Photographer: David Ramos/Bloomberg

Catalan Vote Concern Sends Spanish Stocks Into Bear Market

Updated on
  • IBEX 35 is worst-performing in western Europe this month
  • Catalan independence would be `disaster' for Spain, MPPM says

Spain’s economy is forecast to grow faster than almost all other euro-area countries. That’s not helping its companies.

Concern that Sunday’s Catalonia election may lead to the region breaking apart from the rest of the country has helped drag the benchmark IBEX 35 Index down 9.4 percent this month through yesterday, the most among all western-European markets. On Thursday, the gauge closed 22 percent below the five-year high reached in April, before rebounding 2.5 percent Friday.

Investors who bought Spanish stocks hoping to reap the benefits of a recovering domestic economy are now faced with the most volatile market since 2012. If pro-independence parties succeed, the nation will lose its biggest regional economy, putting growth estimates at risk.

“Any disturbance from nationalism will make investors refrain from entering the market,’’ said Guillermo Hernandez Sampere, who helps manage about 150 million euros ($168 million) as head of trading at MPPM EK in Eppstein, Germany. “Catalonia is a very strong region in Spain, and if they separate, it would be a disaster for the rest of the country.’’

A poll by newspaper El Mundo published Monday showed separatists securing a majority of seats with the help of anti-capitalist party CUP, but failing to win a majority of the votes. With Catalonia contributing to about a fifth of Spain’s economic output, a breakup would threaten a recovery in the nation, which is forecast to grow more than 2.2 percent each year through 2017.

Twice as Much

The IBEX 35 closed yesterday at its lowest level since December 2013, with a valuation of 13.9 times estimated profits, lower than the 14.6 multiple for the Stoxx Europe 600 Index. Banco de Sabadell SA, one the largest companies based in Catalonia, has plunged 16 percent this month, almost twice as much as the Spanish gauge.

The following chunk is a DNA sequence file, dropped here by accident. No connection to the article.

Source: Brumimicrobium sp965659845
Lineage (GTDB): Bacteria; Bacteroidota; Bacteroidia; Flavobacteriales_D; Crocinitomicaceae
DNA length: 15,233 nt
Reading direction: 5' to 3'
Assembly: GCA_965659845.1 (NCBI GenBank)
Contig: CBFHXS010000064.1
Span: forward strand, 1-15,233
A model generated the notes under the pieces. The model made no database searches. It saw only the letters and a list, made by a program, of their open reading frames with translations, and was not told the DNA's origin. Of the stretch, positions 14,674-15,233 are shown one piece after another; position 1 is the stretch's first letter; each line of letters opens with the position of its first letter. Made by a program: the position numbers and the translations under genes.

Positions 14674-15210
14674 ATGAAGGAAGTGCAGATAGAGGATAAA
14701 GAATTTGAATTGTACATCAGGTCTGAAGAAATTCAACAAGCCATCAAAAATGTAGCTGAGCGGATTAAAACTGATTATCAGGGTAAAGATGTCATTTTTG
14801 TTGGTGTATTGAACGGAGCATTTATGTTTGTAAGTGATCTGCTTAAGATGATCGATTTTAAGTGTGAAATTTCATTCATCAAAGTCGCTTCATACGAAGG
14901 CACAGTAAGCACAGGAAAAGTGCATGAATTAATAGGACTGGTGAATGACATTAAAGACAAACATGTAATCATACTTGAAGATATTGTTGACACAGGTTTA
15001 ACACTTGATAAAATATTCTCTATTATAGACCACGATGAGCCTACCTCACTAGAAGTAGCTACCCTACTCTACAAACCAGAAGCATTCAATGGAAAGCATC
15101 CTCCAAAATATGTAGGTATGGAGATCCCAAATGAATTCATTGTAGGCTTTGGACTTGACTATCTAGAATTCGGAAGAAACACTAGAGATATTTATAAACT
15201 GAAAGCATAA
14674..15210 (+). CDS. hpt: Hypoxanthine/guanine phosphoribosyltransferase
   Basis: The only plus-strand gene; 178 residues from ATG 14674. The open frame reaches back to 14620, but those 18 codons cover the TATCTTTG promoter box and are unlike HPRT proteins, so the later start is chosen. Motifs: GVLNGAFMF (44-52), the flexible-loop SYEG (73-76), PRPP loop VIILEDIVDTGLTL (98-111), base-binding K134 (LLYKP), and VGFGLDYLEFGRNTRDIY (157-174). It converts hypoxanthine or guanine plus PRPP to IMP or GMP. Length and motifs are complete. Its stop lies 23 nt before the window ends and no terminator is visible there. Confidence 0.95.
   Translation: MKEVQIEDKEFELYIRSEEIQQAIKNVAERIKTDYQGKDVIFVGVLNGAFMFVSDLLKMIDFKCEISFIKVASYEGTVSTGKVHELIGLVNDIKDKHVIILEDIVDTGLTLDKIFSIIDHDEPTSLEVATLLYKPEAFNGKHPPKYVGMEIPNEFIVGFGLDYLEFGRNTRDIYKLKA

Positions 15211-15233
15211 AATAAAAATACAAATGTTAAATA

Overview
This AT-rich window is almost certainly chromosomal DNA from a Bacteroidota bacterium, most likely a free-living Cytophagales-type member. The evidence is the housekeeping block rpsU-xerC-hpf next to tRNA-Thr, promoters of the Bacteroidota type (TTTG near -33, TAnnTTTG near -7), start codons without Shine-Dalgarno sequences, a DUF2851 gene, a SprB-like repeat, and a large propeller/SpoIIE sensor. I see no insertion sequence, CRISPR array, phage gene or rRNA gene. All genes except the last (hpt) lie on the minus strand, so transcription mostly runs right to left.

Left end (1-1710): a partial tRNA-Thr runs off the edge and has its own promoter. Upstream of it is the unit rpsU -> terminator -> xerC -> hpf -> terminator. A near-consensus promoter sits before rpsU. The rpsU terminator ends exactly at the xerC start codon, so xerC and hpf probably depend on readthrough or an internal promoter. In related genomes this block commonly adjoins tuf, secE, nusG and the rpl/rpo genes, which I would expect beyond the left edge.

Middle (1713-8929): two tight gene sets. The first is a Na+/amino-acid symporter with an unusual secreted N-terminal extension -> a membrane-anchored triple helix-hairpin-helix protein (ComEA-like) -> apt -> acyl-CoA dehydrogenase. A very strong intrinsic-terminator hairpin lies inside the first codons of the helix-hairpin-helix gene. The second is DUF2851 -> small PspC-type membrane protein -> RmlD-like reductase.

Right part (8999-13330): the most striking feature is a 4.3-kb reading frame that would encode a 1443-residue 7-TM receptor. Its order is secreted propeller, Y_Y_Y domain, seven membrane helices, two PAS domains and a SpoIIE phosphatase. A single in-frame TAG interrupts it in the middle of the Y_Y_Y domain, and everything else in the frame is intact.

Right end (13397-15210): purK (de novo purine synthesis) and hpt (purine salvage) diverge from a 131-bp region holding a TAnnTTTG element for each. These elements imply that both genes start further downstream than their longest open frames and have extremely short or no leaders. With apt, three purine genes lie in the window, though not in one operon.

Chances of Catalonia becoming a separate state are so slim that it shouldn’t affect portfolios of long-term investors, says Banca March strategist Alejandro Vidal.

“When you look at Spanish stocks’ performance with a two- to three-year horizon, Catalonia elections will have no effect,” said Vidal, whose firm oversees 12.6 billion euros. “We haven’t made any changes to our allocations.”

Credit Suisse Group AG upgraded Spanish stocks to overweight, saying they are oversold. An economic recovery is well advanced and political risks have been exaggerated, according to a note from the brokerage today.

Nervousness surrounding the vote also comes on top of increasing worries that emerging economies are slowing. Banco Santander SA and Telefonica SA, among Spain’s biggest companies, rely on Latin America for nearly half of their revenue.

That’s all added to Spanish stock volatility. A measure of price swings for the past 30 days has jumped 15 percent this month, more than the 10 percent increase for the Stoxx 600.

“A movement toward independence would come with a lot of volatility,’’ said James McCann, an economist at Standard Life Investments Ltd. in Edinburgh. “Long term, it would be a structural problem in terms of Spain losing an important part of its economy. Short term, it creates a lot of noise and friction around that process, so it’s a concern for markets.’’